Casting for this role was rather strange. The character only has 3 lines in the entire film. I knew this role would need someone willing to portray an introverted character almost solely through facial expressions and body language. It’s said that the majority of communication is made through body language – and this role really puts that to the test. Joe took this challenge and really ran with it. On set it was clear he didn’t see the lack of lines as a reason to slack off – but rather to read into whats really going on in Marc’s mind at any given moment in the story. Joe’s performance is something I’m very excited to get audience reactions to. Acting is too often perceived as delivery of lines, and I hope this role will show the other side of that coin. Joe plays a 17 year old in this film, but is actually 23 years old. This was actually a huge plus. It meant that we could talk about the role from a perspective of not actually still being a teenager but being able to understand the motivations from an outside lens. In between takes Joe felt like part of the crew. He shared a lot of common ground with all of us and it kept things really comfortable and open on set which helped us all be able to have fun while making the film.
I asked Joe Stricker some questions about portraying Marc Benheimer, along with his experience working on “Nuclear Family“:
Q. What drew you initially to the role? Is this different from most roles you’ve received?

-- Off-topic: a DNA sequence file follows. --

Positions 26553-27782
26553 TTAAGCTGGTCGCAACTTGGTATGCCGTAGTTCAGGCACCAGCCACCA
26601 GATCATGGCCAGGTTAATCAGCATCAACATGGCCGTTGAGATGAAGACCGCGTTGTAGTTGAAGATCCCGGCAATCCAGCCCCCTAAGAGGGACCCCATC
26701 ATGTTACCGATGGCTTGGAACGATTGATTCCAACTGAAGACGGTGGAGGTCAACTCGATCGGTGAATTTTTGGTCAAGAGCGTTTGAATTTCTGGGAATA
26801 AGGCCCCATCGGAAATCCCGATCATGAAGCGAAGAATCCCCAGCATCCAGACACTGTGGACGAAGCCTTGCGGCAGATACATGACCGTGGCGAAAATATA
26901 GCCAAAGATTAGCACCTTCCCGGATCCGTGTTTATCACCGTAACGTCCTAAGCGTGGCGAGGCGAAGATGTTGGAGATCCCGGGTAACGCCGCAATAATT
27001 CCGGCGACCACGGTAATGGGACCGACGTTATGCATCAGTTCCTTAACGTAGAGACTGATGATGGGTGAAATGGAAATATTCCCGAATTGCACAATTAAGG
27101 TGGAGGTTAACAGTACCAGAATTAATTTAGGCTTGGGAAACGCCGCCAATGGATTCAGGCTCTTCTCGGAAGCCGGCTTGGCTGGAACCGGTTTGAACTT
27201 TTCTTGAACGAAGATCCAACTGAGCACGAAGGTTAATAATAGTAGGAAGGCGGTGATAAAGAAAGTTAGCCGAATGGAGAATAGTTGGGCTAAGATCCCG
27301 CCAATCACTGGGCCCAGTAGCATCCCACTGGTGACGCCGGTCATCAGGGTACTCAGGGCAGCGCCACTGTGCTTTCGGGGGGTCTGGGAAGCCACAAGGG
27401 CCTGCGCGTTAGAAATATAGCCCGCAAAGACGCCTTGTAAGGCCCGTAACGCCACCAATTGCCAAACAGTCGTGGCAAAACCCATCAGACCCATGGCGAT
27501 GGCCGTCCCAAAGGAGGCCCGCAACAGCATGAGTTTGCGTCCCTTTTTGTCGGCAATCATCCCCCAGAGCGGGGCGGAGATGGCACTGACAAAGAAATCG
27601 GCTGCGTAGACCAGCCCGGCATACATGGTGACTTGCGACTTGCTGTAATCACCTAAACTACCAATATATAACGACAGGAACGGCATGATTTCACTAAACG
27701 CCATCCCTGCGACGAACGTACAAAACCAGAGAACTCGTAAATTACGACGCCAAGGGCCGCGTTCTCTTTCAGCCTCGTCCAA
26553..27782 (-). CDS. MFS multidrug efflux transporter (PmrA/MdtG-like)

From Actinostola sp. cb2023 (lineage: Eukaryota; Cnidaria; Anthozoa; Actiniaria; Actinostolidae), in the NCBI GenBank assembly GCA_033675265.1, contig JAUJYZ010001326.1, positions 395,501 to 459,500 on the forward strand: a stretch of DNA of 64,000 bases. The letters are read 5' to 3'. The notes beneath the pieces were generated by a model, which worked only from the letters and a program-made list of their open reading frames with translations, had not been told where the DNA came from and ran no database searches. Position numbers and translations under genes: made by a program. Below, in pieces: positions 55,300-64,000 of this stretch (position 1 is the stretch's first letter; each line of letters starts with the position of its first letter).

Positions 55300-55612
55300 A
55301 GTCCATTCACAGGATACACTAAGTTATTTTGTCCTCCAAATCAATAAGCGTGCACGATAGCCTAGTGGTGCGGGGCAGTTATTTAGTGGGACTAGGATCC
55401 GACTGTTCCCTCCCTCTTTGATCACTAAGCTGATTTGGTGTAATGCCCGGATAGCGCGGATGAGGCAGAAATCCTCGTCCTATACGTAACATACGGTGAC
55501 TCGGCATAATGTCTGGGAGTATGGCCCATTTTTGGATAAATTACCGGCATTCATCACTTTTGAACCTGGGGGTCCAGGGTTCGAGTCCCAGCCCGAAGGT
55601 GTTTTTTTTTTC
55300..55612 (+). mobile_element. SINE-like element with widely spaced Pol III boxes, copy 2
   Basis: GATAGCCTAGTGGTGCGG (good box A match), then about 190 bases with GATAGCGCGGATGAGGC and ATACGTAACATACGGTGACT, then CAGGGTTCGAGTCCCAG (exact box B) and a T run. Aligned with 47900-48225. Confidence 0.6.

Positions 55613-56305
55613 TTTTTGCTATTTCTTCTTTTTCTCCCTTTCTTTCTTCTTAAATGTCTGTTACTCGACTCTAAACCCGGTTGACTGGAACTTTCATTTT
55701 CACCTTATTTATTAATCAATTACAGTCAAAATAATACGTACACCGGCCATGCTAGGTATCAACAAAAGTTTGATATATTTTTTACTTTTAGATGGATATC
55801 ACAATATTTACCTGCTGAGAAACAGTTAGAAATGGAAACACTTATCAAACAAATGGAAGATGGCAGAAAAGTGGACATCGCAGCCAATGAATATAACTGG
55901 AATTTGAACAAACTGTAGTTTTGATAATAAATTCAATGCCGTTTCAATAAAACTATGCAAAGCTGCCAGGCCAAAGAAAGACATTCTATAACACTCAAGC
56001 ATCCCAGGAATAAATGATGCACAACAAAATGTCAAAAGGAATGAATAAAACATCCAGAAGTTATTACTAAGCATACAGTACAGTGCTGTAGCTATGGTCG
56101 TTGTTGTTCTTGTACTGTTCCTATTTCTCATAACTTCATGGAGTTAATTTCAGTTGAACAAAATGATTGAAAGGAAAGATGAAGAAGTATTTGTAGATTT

JOE: When I saw this project posted I was interested in being a part of a very stiff, conservative family. My parents are very liberal/hippy San Franciscans that have always been very encouraging and chill with whatever I want to do so Mr. and Mrs Benheimer are completely different from my family in that regard. I was excited to find out what it would be like growing up in an ultra-suppressive environment. I’ve been playing a lot of angsty, suppressed teenagers lately in films… I think I found my type!
Q. What were your first impressions of the script / story?
JOE: My first impression of the story was that it was going to be difficult to pull off. It’s one thing to simply make a film about a screwed up family and a suppressed teenager, but to create that dysfunctional world and then resolve it, at least partially, in a different light is ambitious. This is what I am hoping we accomplished.
Q. How would you describe your character? Any similarities to yourself or someone you know that you found to draw on?